Once I arrived in Denver, Temple and I made our way to a cafĂ©, where some of the survivor’s families were meeting for a casual dinner. The place was packed, and it was nice to see some familiar faces. However, when I sat down at the bar by myself to enjoy a cold beer, I suddenly was accompanied by an amazing woman, who had lost her husband 17 months ago. She explained to me, how important the The Memorial Lights installation and their quiet nature was to her and how the ceremony gave her such peace. This completely warmed my heart. I think I am making a difference.

Shortly after dinner, Temple and I arrived to the Air Medical Memorial site, to be greeted by the Littleton Fire Department, who was there to monitor the landing zone for AirLife.  Once the helicopter landed, I headed with the cardboard box of Lights, set up a table with some volunteers, and then explained to the Volunteers what to do. "Take a few lights, read the names and spread them out in groups of one, two, three or four. As you read the names, please take note of who they are. Each tea light represents an honoree and their service. And if you feel so compelled to place them in their correct groups please do, as the Lights are all mixed together." A few family members also assisted us, and as would be the case, they always seemed to find their loved ones immediately despite the mixture. It was uncanny and humbling in the same breath.

In total there was about 75 people there, paying respects to loved ones and colleagues. The captain of the fire department, kindly offered the use of his 100ft ladder truck for me to get an overhead image. I took him up on his offer, and a few minutes later a large truck rolled in, set up, and I climbed it as it took me above and I quickly capture imagery of the layout and the fruits of our labor.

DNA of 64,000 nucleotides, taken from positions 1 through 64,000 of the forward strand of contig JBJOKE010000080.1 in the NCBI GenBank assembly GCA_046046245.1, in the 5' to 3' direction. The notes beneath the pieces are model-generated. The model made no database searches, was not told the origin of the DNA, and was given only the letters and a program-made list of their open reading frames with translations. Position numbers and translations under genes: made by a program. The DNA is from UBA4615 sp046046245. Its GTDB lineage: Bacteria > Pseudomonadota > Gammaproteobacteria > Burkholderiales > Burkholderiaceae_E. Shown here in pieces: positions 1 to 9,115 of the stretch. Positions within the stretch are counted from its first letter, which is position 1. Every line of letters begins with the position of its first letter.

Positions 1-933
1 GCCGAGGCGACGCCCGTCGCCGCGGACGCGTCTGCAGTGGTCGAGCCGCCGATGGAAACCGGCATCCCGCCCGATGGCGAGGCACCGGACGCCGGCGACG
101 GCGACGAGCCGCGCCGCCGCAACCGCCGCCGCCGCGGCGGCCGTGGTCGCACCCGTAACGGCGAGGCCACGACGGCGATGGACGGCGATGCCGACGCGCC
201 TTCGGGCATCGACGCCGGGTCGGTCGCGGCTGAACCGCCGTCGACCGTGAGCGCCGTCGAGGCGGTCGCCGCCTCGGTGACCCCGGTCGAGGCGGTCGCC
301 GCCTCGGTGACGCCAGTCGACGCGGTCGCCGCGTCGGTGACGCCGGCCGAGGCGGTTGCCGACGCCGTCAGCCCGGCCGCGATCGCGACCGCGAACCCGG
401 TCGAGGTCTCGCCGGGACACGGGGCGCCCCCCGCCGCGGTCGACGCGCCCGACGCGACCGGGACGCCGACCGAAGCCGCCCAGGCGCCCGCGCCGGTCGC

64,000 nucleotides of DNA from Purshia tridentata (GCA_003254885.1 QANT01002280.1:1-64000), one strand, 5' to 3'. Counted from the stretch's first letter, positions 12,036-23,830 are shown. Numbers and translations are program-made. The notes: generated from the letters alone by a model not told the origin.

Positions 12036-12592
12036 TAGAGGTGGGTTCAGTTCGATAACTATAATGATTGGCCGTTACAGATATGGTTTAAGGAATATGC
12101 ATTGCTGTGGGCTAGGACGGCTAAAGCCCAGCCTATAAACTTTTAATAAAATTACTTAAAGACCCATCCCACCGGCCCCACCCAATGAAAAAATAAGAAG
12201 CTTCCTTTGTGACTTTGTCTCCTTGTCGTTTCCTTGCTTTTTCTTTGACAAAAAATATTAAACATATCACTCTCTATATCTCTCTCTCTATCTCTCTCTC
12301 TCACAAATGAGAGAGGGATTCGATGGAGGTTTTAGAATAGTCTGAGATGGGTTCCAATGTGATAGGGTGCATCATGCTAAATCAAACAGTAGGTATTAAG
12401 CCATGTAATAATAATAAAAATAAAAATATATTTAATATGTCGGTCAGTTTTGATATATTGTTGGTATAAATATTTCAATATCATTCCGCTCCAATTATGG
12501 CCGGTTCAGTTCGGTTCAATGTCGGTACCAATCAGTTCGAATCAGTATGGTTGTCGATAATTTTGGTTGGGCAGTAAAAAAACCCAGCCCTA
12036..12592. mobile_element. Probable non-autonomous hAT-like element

Once it got dark enough, I set up my tripod and captured what I believe is a key color image of The Memorial Lights installation, with two important family members in the foreground surrounded by lights; in the background I also captured the three-person flight crew, holding three tea lights, which represented their three crew AirLife lost a few years ago. Only the sounds of the nearby freeway were heard, everyone just walked around in silence. Again humbling and so resounding are the first words that come to mind.

I am very thankful for the growing encouragement and continued support from the US air medical community in their endorsement of my professional photography, my artwork and this installation.  And many, many thanks again to Temple, Alex (from afar) and Steve Sweeney, as well as his corps of volunteers as this project would have never taken flight without you. 

Many thoughts still swirl around my head, as I try to understand how The Memorial Lights can help to educate and inform as well as honor the fallen. How can I further spread this concept of reflective beauty and solemn nature to the entire air medical community? How can I, the photographer and the artist, honor the air medical community’s fallen heroes, while trying to eliminate it from happening again? All questions impossible to answer, but I will continue to do my part in trying.

The Memorial Lights project will make its next appearance this September at AMTC Nashville with the heartfelt assistance of AAMS and the city of Nashville. Each time is bigger and better than the last and I look forward to its debut. Come September there may even be some surprises involved!?!?

Until next time……..

Mark Mennie